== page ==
If Got status report indicating that the Apache service is inactive.

Output Like:

○ apache2.service - The Apache HTTP Server
     Loaded: loaded (/lib/systemd/system/apache2.service; disabled; vendor pres>
     Active: inactive (dead)
       Docs: https://httpd.apache.org/docs/2.4/
lines 1-4/4 (END)


Then run this command to active Apache service.

sudo systemctl start apache2 

Now, access your server’s IP address in a web browser:

http://your_server_ip  OR    http://localhost

You should see the default Apache landing page, confirming that Apache is functioning correctly.


Apache2 Ubuntu Default Page_ It works - localhost

Step 4: Managing the Apache Process

Now that Apache is running, here are some basic management commands using systemctl:

  • To stop the web server:
sudo systemctl stop apache2

To start it:

sudo systemctl start apache2
  • To restart it:
sudo systemctl restart apache2
  • To reload without dropping connections:
sudo systemctl reload apache2
  • To disable automatic startup at boot:
sudo systemctl disable apache2
  • To re-enable automatic startup at boot:
sudo systemctl enable apache2

Apache will now start automatically when the server boots.

Step 5: Setting Up Virtual Hosts (Recommended)

Virtual hosts are essential when hosting multiple websites on the same server. This guide demonstrates how to set up a virtual host for a domain called your_domain. Replace this with your actual domain name.

Start by creating a directory for your domain:

sudo mkdir /var/www/your_domain

Assign ownership of the directory to your user:

sudo chown -R $USER:$USER /var/www/your_domain

Set the appropriate permissions:

sudo chmod -R 755 /var/www/your_domain

Create a sample index.html page:

sudo nano /var/www/your_domain/index.html

Add sample HTML content and save the file:

          <title>Welcome to Your_domain!</title>
          <h1>Success! The your_domain virtual host is working!</h1>

Create a virtual host configuration file:

sudo nano /etc/apache2/sites-available/your_domain.conf

Add the following configuration:

<VirtualHost *:80>
     ServerAdmin webmaster@localhost
     ServerName your_domain
     ServerAlias www.your_domain
     DocumentRoot /var/www/your_domain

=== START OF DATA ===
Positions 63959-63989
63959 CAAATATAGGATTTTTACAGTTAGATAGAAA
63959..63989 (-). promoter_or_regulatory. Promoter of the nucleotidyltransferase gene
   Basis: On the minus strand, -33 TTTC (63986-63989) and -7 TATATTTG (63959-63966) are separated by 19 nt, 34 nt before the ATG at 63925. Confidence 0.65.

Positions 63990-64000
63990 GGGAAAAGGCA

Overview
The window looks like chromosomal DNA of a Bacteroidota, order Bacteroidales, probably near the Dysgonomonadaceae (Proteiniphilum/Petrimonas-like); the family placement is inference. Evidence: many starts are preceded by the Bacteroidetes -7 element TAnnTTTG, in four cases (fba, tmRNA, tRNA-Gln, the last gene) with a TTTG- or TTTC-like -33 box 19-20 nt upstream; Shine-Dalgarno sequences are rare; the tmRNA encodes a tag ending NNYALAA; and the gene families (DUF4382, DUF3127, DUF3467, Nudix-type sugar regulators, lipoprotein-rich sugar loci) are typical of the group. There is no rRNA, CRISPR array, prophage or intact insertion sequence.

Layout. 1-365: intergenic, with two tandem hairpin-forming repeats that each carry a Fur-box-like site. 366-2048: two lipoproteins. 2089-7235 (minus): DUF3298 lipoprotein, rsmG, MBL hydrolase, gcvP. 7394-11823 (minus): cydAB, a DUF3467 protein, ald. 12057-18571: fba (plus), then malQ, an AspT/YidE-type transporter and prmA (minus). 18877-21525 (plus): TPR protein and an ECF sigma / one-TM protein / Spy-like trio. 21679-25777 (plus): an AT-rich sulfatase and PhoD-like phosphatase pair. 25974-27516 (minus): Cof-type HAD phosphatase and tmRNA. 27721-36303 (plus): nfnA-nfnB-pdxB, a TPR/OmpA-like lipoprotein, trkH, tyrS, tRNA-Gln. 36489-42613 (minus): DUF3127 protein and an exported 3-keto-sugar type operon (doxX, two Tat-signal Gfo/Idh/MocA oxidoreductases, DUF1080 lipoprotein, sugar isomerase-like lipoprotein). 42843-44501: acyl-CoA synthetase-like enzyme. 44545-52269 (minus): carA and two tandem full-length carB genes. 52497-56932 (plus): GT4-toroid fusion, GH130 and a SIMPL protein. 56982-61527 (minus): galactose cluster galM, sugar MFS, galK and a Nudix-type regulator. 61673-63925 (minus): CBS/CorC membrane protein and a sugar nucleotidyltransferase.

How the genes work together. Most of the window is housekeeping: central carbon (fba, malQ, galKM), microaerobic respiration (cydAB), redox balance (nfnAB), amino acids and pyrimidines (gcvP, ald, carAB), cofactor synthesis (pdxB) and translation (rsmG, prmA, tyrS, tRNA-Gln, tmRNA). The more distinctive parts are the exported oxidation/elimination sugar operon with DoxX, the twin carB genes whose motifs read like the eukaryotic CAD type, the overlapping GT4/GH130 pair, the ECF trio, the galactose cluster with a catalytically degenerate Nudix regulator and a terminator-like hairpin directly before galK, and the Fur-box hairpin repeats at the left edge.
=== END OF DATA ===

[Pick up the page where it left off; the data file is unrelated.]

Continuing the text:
ErrorLog ${APACHE_LOG_DIR}/error.log
     CustomLog ${APACHE_LOG_DIR}/access.log combined

Enable the new virtual host:

sudo a2ensite your_domain.conf

Disable the default site:

sudo a2dissite 000-default.conf

Test the configuration:

sudo apache2ctl configtest

Finally, restart Apache:

sudo systemctl restart apache2

Now, Apache will serve your domain. You can access it in a browser using:

http://your_server_ip  OR    http://localhost

Step 6: Getting Familiar with Important Apache Files and Directories

Here are some crucial directories and files within the Apache configuration:


  • /var/www/html: This is the web content directory where the default Apache page is served. You can change this directory by modifying Apache configuration files.

Server Configuration:

  • /etc/apache2: The main Apache configuration directory.
  • /etc/apache2/apache2.conf: The primary Apache configuration file that loads other configuration files.
  • /etc/apache2/ports.conf: Specifies the ports Apache listens on.

Server Logs:

  • /var/log/apache2/access.log: Records every request made to your web server.
  • /var/log/apache2/error.log: Logs all errors. The detail of error logs depends on the Log Level directive in the Apache configuration.


With Apache successfully installed and configured, you now have a powerful web server ready to host websites and applications. You can explore different content and technologies to create a rich web experience.


Happy web serving! 😉


I love to talk on trending ⚡ technology ⚡, I have huge attraction on 😁 Linux 😅 and I am a bit 😄 mad 😄 when I code.